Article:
For synagogues serving deaf congregants, the shofar service means getting creative
On a typical Rosh Hashanah at Temple Beth Solomon of the Deaf in Los Angeles, congregants gather around the bimah and place their hands on the wooden podium to feel the vibrations that accompany blasts of the shofar.
This year, as the ongoing COVID-19 pandemic has meant many synagogues are once more planning remote or socially distanced High Holiday services, the leaders of Beth Solomon and the country’s other deaf-accessible synagogues have had to reimagine the blowing of the shofar yet again.
Luckily, those congregations’ leaders are practiced at finding innovative ways to extend the deeply spiritual experience of the shofar service, often making especially creative use of physical vibrations.
This year, at Beth Solomon, instead of gathering together on the bimah, congregants will be keeping their distance, symbolizing the blowing of the shofar through the use of brightly colored blown-up balloons that vibrate with sound.
American Sign Language has also proved to be a powerful tool in communicating the resonance of the shofar.
“The language of sign is a spiritual language,” said Rabbi Douglas Goldhamer of Congregation Bene Shalom in Skokie, Ill., the only full-service synagogue in the country dedicated to serving deaf congregants. Bene Shalom also hosts a rabbinical school, which offers accessible and egalitarian training to both deaf and hearing students.
At Rosh Hashanah services, Goldhamer, who is hearing and has led the congregation for 50 years, usually uses the vibrations of a timpani or kettle drum, banged in tandem with the shofar’s timber, to help some congregants connect with the shofar’s blasts. The synagogue also has an American Sign Language (ASL) interpreter sign combinations corresponding to the shofar’s different blasts.
“I get goosebumps,” said Nona Balk, former president of Bene Shalom, of the tradition. She joined Congregation Bene Shalom shortly after her daughter’s bat mitzvah, which was held at a non-accessible synagogue.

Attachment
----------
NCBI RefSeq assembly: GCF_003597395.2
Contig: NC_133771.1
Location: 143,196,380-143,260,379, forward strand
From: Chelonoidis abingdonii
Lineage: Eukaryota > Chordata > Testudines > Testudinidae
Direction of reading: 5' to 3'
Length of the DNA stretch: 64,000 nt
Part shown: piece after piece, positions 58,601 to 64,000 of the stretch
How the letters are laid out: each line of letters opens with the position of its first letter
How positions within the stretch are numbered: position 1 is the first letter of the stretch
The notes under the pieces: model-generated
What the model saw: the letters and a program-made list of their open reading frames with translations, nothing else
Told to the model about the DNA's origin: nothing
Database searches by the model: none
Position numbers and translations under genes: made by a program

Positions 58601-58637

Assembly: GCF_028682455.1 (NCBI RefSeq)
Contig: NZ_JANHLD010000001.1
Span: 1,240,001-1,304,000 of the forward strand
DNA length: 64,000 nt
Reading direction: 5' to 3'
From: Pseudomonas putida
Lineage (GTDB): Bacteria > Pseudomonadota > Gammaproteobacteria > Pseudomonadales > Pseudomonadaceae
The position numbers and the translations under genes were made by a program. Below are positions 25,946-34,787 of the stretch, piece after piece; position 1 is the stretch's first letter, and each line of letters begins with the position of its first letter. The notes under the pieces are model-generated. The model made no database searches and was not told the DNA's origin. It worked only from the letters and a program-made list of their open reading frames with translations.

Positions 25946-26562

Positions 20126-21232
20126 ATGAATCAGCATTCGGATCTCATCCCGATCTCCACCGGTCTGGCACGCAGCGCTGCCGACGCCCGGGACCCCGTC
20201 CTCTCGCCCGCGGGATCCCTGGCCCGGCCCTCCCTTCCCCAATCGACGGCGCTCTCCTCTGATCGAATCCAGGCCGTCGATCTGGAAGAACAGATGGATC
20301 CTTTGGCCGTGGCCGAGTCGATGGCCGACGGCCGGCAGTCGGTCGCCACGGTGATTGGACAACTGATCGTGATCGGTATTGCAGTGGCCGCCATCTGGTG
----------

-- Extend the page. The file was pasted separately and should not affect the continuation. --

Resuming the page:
“The Jewish deaf have always struggled to find a place to worship and have equal accessibility — it’s not easy to find someone who knows Hebrew and can translate to ASL,” Balk said.
Balk is currently president of Bene Shalom’s deaf senior citizens’ club, which is open to deaf seniors regardless of religion, and has participated in the congregation’s signing choir, which uses ASL in lieu of speech to convey music.
At both Bene Shalom and Temple Beth Solomon, religious leaders strive to accommodate congregants with all degrees of hearing loss. That becomes a particular challenge — or opportunity — when it comes to the shofar.
“Different hearing-impaired people have enormous variations of residual hearing,” explained Joseph Slotnick, a former president of Temple Beth Solomon, who lost his hearing to meningitis at age three and first joined the temple in 1973.
That means that under the right circumstances, some congregants can hear shofar blasts. Michael Thal, who was diagnosed with overnight hearing loss at 44 years old and has been a member of Beth Solomon for six years, recalled one celebration during which multiple congregants brought in shofars, which they blew simultaneously to amplify the sound. It worked: he could hear it.
Over the past year, Congregation Bene Shalom, which is hosting High Holiday services virtually, has found ways to extend its accessible approach beyond its immediate community.
“Last year, we had people tuning into our services from California and New York,” said Rabbi Sharri Chan, associate rabbi at Bene Shalom. Goldhamer says the virtual services, which are free of charge, have allowed even more people, hearing and deaf alike, to participate in the congregation’s community.
“We’re showing that all people who want to worship God are welcome,” he said.